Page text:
Comment posted by Barry Shapiro09/21/2007 04:59:08 PM


I have always valued the Redbooks as a real life document wriiten by people who actually use the product. What a shame it is for IBM/Lotus to be doing this as they offer more and more products. Well maybe the information is wrong and Mike or Ed will chime in and tell us the real is going on


09/22/2007 04:06:46 PM

Comment posted by Stuart McIntyre09/22/2007 05:00:49 PM
Homepage: http://www.collaborationmatters.com


Chris, completely agree. This is a crazy decision, and one that will only have a negative impact on the Lotus community.

Therefore, I have taken the step of creating an online petition requesting signatures to the following text:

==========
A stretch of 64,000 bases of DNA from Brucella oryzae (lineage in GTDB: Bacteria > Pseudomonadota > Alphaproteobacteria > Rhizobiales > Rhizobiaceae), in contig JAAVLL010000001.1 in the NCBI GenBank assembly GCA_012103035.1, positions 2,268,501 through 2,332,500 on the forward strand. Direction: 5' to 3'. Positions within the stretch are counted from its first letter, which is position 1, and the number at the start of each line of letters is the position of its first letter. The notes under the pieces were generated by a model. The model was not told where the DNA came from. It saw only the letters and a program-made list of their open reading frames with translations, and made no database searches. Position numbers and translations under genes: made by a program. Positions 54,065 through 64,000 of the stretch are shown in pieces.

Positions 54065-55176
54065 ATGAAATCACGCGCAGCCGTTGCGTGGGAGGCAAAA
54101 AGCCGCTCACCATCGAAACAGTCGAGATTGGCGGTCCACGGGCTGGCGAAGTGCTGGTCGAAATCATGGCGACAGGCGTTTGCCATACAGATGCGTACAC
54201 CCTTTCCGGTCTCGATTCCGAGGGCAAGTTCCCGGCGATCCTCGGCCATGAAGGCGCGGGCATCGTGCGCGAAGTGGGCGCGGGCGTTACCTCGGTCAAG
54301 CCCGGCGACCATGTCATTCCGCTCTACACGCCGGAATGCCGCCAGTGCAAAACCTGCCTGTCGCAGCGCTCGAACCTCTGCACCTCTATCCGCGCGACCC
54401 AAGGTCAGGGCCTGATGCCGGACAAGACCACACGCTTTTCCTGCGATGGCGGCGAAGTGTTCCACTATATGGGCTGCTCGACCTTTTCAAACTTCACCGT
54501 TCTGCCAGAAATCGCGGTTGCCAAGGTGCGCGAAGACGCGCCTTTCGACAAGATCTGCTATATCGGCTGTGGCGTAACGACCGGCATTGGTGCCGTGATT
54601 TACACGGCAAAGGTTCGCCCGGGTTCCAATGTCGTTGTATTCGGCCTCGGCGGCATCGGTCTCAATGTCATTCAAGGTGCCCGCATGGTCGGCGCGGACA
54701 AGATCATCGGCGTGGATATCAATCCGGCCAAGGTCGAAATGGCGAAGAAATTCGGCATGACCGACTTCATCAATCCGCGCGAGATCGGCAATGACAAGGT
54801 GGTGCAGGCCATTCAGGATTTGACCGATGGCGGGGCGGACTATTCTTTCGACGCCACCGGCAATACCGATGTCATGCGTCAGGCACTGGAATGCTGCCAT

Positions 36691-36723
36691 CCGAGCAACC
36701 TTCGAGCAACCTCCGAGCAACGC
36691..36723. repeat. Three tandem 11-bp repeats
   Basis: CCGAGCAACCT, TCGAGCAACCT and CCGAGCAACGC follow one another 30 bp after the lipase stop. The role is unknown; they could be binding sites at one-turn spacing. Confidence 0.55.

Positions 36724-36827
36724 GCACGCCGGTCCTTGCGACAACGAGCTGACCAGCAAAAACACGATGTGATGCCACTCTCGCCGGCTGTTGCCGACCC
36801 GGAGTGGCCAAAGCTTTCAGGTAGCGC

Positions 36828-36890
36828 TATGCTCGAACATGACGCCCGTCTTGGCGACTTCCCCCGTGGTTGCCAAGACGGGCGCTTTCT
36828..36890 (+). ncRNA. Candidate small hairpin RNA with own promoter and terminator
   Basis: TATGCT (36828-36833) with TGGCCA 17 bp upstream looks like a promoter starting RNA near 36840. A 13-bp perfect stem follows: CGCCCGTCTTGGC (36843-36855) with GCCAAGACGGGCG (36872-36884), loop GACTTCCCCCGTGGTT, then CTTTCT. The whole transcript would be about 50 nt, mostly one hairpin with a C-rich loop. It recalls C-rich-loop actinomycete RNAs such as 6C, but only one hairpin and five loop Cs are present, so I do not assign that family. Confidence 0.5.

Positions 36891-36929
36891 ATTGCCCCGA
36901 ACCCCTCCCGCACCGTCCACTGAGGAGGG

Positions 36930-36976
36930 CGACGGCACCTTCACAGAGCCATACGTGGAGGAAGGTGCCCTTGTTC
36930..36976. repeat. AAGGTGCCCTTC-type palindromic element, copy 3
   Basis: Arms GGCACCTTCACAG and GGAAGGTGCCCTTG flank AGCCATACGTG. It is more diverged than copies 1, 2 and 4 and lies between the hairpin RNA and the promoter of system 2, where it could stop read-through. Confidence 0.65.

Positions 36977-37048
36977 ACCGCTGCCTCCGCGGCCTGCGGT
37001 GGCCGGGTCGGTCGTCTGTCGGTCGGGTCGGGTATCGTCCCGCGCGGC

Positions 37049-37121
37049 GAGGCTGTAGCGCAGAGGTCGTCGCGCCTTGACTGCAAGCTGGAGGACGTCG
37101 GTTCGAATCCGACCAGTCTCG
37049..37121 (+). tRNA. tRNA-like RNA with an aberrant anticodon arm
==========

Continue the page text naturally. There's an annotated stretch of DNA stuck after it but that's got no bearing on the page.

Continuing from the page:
"We believe that ITSO Redbooks are an essential aid to the Lotus and Websphere Portal community, that more Lotus Redbooks are required for new products such as Notes/Domino8 Quickr and Connections, and that they should continue to be published in the future."

If you anyone wishes to sign the petition it can be found at http://www.ipetitions.com/petition/lotusredbooks - if you agree with the statement please sign the petition and publicise this as much as possible via your blogs, online communities and personal relationships.

There must be a way to get the WPLC/Lotus management to reconsider this decision, might this be it? Thanks, Stuart


09/22/2007 11:39:45 PM

Comment posted by Stephan H. Wissel09/23/2007 12:35:16 AM
Homepage: http://www.wissel.net/


We can hope, that it is not as bad as it looks. Currently Lotus seems to regroup, changing development locations and perform some musical chairs. Once the dust settles Redbooks might be back in whatever form and/or location then.